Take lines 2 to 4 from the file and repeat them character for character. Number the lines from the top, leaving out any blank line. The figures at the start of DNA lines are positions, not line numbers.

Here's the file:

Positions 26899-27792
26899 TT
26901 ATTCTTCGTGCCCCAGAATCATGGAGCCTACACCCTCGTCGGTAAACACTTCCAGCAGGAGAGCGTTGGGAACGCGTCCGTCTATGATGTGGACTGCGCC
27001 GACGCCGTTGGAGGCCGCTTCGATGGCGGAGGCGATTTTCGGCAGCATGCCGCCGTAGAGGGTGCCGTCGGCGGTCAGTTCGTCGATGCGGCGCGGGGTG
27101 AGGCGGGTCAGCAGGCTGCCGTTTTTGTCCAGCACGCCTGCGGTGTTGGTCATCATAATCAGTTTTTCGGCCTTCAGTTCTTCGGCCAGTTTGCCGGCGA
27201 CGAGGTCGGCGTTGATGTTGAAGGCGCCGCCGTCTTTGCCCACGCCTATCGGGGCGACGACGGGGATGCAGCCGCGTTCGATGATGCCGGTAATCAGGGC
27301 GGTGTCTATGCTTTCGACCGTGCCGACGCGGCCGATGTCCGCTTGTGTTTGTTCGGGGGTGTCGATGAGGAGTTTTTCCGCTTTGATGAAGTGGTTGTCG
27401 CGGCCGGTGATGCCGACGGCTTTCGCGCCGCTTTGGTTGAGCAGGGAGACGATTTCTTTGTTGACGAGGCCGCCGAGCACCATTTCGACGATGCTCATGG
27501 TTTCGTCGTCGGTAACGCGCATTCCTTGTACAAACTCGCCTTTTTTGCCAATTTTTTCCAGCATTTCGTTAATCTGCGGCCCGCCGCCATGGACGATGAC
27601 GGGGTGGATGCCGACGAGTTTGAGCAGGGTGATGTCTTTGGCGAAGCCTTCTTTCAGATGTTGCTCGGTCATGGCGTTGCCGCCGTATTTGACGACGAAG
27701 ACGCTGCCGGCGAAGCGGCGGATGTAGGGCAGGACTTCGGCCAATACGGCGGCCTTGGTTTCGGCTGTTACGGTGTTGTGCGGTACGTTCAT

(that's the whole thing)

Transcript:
26899 TT
26901 ATTCTTCGTGCCCCAGAATCATGGAGCCTACACCCTCGTCGGTAAACACTTCCAGCAGGAGAGCGTTGGGAACGCGTCCGTCTATGATGTGGACTGCGCC
27001 GACGCCGTTGGAGGCCGCTTCGATGGCGGAGGCGATTTTCGGCAGCATGCCGCCGTAGAGGGTGCCGTCGGCGGTCAGTTCGTCGATGCGGCGCGGGGTG